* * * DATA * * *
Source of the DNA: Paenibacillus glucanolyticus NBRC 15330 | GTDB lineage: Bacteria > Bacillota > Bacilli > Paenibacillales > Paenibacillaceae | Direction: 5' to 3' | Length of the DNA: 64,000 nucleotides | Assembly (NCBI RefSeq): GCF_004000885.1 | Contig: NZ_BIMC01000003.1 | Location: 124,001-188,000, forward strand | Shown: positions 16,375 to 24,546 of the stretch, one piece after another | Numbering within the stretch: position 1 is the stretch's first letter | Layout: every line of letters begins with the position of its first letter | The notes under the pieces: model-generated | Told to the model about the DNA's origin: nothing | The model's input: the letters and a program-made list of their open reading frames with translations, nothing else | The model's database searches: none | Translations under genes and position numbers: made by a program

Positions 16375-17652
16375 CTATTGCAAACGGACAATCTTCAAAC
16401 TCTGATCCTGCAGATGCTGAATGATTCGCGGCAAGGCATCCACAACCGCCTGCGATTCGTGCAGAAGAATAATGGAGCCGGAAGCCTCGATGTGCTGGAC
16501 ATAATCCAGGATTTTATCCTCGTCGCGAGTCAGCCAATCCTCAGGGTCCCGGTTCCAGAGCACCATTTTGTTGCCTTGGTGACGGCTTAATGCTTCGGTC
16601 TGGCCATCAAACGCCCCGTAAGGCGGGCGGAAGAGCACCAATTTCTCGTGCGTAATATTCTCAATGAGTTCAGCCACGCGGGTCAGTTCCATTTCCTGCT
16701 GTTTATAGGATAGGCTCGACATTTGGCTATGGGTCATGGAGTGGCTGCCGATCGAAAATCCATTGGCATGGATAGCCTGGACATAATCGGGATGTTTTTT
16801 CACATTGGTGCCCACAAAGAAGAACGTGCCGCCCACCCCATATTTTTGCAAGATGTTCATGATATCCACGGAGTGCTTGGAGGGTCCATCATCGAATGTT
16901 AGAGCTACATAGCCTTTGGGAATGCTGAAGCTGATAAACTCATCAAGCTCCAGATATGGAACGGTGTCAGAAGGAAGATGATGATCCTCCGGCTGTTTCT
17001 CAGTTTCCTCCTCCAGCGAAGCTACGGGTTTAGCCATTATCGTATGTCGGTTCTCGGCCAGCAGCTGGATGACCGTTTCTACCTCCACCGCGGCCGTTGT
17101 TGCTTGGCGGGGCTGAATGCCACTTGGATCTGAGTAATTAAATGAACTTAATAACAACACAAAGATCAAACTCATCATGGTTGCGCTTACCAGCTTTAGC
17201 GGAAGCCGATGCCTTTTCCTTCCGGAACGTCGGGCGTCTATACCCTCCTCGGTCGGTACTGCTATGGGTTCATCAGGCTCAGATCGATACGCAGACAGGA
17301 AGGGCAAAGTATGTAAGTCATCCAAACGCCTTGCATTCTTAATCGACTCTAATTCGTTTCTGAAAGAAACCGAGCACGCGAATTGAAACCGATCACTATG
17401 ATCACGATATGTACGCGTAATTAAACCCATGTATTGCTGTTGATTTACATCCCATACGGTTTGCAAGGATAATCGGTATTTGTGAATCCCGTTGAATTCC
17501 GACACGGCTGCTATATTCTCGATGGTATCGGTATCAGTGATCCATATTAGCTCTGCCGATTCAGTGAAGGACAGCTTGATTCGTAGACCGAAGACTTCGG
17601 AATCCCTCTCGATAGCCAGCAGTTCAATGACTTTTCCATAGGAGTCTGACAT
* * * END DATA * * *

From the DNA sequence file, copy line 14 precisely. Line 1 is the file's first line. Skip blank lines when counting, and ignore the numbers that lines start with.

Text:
17401 ATCACGATATGTACGCGTAATTAAACCCATGTATTGCTGTTGATTTACATCCCATACGGTTTGCAAGGATAATCGGTATTTGTGAATCCCGTTGAATTCC